Receiving an award named after John von Neumann, who is truly one of the giants in the field of computer science as well as his work in mathematics and so many other disciplines, is truly humbling, and I am deeply honored to receive this award. Like all individual awards, this unfairly recognizes me, when really it should be recognizing all the amazing collaborators I've had over the years. I have learned so much from working with great people on interesting problems, and I really feel proud of the work we have done together. My close collaborator, Sanjay Ghemawat, has been someone I have relished working with on an almost daily basis for 25 years. (We've made nearly 15,000 cappuccinos together!)

Career Advice: What advice would you give to young professionals entering your field today?

Make sure that problems that you pick to work on are ones that, if everything turns out well, will truly have a major impact in the world. If you squint at a problem, and the best possible outcome is a relatively mundane, slight improvement on the status quo, you might want to evaluate if you're being ambitious enough! Also, I like to say that it’s usually better to skim 10 papers than to read one paper in great detail, and it’s almost better to read 100 abstracts than to skim 10 papers. Sometimes you obviously need to read a paper in great detail, but the more important thing generally is to understand what is possible, what different techniques exist, and thereby have a large tool chest of approaches that one can call on or combine to solve new problems. (And you always have the option of going back to a paper that you learned a bit about to dive into it and absorb all the details.)

Was there a project that you were so passionate about that you continued to pursue it even though there may have been doubts about its success?

Many people at Google expressed skepticism about using neural networks in 2010 and 2011 when I and a few others started a research and engineering effort (the Google Brain project) to train very large-scale neural networks to tackle speech, vision, and language problems. I had done some early work on parallel neural network training algorithms in 1990 as part of my undergraduate thesis, and at that time, I felt that the abstraction was the right one for solving lots of interesting problems. In 1990 though, we lacked enough computational power (even with my thesis project to parallelize backpropagation over a 64-processor hypercube machine!). It turns out that we needed ~1,000,000X as much compute power to really tackle real-world problems like speech, vision, and language understanding with neural networks, and starting around 2008 or 2009, we started to have that much compute available, thanks to Moore’s Law’s advances over the previous couple of decades. So, although people doubted this effort, I felt it was very likely going to work and produce interesting results.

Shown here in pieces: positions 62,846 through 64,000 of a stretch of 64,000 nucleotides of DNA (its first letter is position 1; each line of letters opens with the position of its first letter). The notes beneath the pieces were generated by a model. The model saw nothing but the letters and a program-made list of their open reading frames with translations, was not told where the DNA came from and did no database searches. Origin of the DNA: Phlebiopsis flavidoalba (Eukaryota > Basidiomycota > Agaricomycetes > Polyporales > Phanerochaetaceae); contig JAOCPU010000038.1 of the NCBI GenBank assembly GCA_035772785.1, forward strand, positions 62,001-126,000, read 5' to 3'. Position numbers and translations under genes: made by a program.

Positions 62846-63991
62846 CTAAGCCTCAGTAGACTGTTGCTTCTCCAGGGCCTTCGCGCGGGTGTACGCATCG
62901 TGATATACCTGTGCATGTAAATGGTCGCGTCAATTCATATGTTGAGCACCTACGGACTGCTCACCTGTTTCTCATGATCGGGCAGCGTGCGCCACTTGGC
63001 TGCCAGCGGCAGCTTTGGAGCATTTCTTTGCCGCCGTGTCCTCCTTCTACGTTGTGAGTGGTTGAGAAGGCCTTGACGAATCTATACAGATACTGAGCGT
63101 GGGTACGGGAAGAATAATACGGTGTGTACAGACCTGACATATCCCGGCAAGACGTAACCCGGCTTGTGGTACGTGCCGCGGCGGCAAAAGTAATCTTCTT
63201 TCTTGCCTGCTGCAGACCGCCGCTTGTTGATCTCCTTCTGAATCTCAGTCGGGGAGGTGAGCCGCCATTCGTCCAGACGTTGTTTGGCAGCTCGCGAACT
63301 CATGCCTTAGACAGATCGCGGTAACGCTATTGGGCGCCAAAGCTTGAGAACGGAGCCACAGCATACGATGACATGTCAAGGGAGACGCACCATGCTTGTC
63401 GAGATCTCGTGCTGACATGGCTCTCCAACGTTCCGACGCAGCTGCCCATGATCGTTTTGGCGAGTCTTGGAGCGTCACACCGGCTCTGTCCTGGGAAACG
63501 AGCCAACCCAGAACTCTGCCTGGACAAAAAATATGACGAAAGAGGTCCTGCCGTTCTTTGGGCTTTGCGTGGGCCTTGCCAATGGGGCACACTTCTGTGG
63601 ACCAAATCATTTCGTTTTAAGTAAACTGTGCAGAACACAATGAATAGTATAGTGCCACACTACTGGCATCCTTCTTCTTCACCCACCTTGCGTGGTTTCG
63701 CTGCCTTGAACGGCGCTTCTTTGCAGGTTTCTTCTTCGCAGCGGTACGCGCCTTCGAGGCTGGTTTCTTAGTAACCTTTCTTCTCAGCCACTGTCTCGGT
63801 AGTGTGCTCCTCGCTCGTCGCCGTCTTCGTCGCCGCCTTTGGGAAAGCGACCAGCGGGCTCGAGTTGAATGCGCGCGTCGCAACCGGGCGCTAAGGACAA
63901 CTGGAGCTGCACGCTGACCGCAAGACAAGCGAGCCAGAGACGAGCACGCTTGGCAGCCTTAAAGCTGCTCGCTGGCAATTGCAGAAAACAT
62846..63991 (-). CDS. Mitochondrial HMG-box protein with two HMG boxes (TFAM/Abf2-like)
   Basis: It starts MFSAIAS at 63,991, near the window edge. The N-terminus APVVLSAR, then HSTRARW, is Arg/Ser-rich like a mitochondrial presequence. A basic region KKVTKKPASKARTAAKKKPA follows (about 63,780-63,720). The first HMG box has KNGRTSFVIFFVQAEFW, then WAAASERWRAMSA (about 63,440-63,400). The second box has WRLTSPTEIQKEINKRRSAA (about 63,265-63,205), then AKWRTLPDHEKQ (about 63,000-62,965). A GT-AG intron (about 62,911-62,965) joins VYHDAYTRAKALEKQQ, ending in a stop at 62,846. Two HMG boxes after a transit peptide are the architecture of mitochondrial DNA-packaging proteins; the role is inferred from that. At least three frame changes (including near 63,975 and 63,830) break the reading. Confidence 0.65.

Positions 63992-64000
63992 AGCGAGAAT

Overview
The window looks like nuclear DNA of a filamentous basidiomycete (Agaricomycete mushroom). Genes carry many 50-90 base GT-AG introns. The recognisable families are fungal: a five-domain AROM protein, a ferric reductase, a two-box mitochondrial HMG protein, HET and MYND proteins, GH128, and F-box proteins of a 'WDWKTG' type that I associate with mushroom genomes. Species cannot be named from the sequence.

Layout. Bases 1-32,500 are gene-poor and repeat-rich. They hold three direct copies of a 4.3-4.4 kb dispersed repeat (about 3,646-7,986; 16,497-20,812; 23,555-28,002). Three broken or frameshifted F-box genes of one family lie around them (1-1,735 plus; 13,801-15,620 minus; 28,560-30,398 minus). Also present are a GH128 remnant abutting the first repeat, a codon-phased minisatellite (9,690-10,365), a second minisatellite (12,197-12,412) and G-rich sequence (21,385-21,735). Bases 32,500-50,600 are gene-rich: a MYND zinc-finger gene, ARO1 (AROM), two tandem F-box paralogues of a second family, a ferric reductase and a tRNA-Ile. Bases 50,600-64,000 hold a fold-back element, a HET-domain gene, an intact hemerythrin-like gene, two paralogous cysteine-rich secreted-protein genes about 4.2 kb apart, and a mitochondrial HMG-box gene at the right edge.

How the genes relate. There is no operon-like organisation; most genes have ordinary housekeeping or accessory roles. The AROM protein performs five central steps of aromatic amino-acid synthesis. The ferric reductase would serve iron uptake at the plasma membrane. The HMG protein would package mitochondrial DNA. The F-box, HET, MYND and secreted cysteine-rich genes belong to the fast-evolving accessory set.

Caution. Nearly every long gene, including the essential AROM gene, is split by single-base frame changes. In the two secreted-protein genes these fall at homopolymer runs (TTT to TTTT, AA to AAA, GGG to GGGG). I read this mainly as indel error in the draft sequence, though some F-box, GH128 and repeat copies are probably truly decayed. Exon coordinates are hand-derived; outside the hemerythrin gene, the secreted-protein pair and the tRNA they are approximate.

What career achievement are you most proud of?

My work with many collaborators on the early years of scaling Google’s crawling, indexing, and query serving systems, going from a few million queries on an index of tens of millions of pages that was updated once a month (if we were lucky) to one that handled billions of queries per day over hundreds of billions of pages and that had some parts of the index updated every minute. It’s fantastic to see that billions of people all around the world rely on Google for search and many other services, using software that I helped build along with many, many others!

What personal achievement are you most proud of?

Helping raise two wonderful daughters!

Do you have a favorite food? Or a family recipe that may have been passed down?

Anything spicy! Ethiopian, Mexican, Thai, and Italian food are my favorite cuisines. I'm vegetarian.

Do you have a favorite genre of music? or a favorite song? Or do you play an instrument?

Classical! My favorite composers are Mozart, Beethoven, Bach, and Dvorak. I play violin (took lessons from 5 to 17). I recently played a tiny part of the Google Orchestra's virtual performance extravaganza (300+ musicians) playing the Ode to Joy portion of Beethoven's 9th Symphony, which is one of my favorite pieces.

Who was your mentor? (eg. family member or professor)

My undergraduate advisor, Vipin Kumar, and my graduate school advisor, Craig Chambers, were amazing mentors.

What is one thing you cannot live without in your work space?